GREEN BAY, Wis. — Quarterback Aaron Rodgers didn’t sound too loud on the Green Bay Packers’ young receivers this week, but he certainly seems to believe in his running backs.
And not just as ball carriers, either.
He believes the combination of Aaron Jones and AJ Dillon can do something a Packers running back duo have never done before when it comes to receiving.
“I think 50 is very realistic,” Rodgers said when asked how many passes Jones could catch this season.
And then it folded.
“I think 50 for both guys is realistic,” Rodgers added. “That’s three per game; I guess it would be a little less, now we play 17 games. I think that’s realistic, 50 passes, which would be a good season.”
He made that statement in the same session with reporters during which he expressed frustration with some of the young pass receivers for what he called “bad drops” and “bad routes.”
“We’re going to play with our best guys when the season starts,” Rodgers said. “And whoever those guys are, those guys are going to get the reps. They are the guys that I trust the most and the guys that the coaches trust the most.”
Dillon and Jones have met that prerequisite.
Jones topped the 50-catch mark last season; he caught 52 and missed two games due to various knee injuries. Dillon caught a career-high 34 while playing in all 17 games.
But the Packers have never had two running backs each have 50 receptions in the same season. The duo of Ahman Green and William Henderson combined for 108 catches in 2000, but Green had 73 and fullback Henderson had 35.
Since 2000, there have been six instances in the NFL in which two running backs on the same team each had at least 50 receptions in the same season, most recently on the 2017 New Orleans Saints with Alvin Kamara (81) and Mark Ingram II ( 58). , according to ESPN Stats & Information. In fact, the saints have three of the six apparitions.
Jones has no interest in stopping at 50. After some simple calculations and realizing that four catches per game would put him at 68, he agreed that 70 catches wasn’t out of the question.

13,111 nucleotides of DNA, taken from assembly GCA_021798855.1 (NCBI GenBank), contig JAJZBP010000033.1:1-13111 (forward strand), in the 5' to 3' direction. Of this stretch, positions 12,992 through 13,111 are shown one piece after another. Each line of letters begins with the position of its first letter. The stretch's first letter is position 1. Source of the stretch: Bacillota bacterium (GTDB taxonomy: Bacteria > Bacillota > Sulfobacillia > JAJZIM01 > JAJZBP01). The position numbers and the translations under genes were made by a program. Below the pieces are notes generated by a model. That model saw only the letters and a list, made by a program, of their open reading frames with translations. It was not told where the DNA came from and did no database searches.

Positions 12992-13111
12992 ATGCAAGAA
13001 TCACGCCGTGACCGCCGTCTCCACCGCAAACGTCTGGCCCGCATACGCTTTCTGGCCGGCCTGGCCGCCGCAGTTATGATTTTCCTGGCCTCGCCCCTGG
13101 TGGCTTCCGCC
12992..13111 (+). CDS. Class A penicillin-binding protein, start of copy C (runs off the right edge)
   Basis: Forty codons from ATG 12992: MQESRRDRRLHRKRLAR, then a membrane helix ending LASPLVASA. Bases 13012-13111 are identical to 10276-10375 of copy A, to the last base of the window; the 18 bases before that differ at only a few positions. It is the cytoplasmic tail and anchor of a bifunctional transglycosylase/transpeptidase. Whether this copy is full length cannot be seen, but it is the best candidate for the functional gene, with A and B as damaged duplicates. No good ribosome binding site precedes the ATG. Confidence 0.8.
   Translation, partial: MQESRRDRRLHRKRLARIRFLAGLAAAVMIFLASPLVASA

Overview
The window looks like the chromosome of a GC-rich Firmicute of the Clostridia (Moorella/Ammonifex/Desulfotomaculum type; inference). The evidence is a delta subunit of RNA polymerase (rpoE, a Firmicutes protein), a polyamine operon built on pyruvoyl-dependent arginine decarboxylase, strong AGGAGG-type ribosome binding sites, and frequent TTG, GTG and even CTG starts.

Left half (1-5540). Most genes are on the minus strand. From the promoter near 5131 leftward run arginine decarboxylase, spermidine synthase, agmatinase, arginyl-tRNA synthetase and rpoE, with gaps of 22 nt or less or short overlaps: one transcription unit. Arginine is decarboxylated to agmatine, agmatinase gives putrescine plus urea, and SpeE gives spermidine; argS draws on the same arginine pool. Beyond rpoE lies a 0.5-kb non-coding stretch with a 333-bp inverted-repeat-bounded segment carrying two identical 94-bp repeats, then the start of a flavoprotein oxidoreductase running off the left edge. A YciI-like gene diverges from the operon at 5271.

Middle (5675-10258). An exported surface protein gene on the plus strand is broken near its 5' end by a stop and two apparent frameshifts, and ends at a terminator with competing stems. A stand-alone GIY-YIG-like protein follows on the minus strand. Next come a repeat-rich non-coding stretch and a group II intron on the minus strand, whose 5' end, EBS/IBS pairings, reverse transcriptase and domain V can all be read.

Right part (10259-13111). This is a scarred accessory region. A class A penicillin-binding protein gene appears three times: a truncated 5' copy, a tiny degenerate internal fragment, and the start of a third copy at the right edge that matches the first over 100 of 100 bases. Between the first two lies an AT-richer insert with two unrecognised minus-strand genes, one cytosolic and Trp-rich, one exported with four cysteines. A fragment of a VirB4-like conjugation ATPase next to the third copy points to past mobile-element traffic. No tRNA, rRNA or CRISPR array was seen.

“I think it’s definitely possible,” said Jones, who has 183 career receptions in 69 games over five seasons (2.7 per game). “When you put it like that, four per game, it’s definitely possible.”
Packers coach Matt LaFleur knows he has to adjust some facets of the offense now that All-Pro wide receiver Davante Adams (and his 169 goals last season) was traded to the Raiders during the offseason. LaFleur has already set up a variety of plays in training camp with Dillon and Jones on the field together. That duo combined for 1,602 rushing yards last season (803 for Dillon on 187 carries and 799 for Jones on 171 carries).
“We’ve had them in multiple packages where they’re both in the backfield; we have a lot of stuff from that,” Rodgers said. “We have runs for both of them, we have swing passes for them, we have screens, we have onfield stuff, we have action stuff, we have scat protection, we have six-man, seven-man protection stuff. . There’s a lot on offense for those two guys. We have to get our best 11 on the field, and it looks like those two are in the top 11.”
That Dillon has become a capable catcher seems like a surprise to everyone but Dillon. He caught just two passes as a rookie, following a three-year career at Boston College with just 21 total receptions.
“For me, it was definitely an opportunity because they didn’t throw the ball to me in BC,” Dillon said. “That was our offense. Here, you get the ball out, they throw it to you constantly, all the time.”
As a rookie in 2020, Dillon saw Jones catch 47 passes and fellow running back Jamaal Williams catch 31. Williams left in free agency after that season, opening the door for Dillon to increase his role in 2021, if he could catch.
“I’m like, ‘Okay, this is what it takes to be successful in the league, go on and get your second contracts, and also be on this team and play ’12.’ [Rodgers]'” Dillon said. “Going into the next offseason, that was something I was working on. Going into this offseason, my hands didn’t get any bigger. It’s just being more confident. Going out there, running those routes and doing it over and over again, and then trusting my hands, trusting my body in the air and things like that. It’s just repetition and trust.”
Add the uncertainty at receiver, where Allen Lazard has yet to prove he’s a WR1, where Randall Cobb and Sammy Watkins must prove they can stay healthy and where rookies Christian Watson, Romeo Doubs and Samori Toure (plus second-year pro Amari Rodgers and third-year pro Juwann Winfree) have yet to earn Rodgers’ trust, and it could be a season where the Packers have a handful of players who finish in the 40-60 receiving range.
“Yeah, maybe,” Rodgers admitted. “But I hope there is a couple that comes out of that and has really exceptional seasons. The exciting part is that you don’t know who it’s going to be. i feel like ’13’ [Lazard] it’s going to be one of them, and after that, it’s going to be interesting.”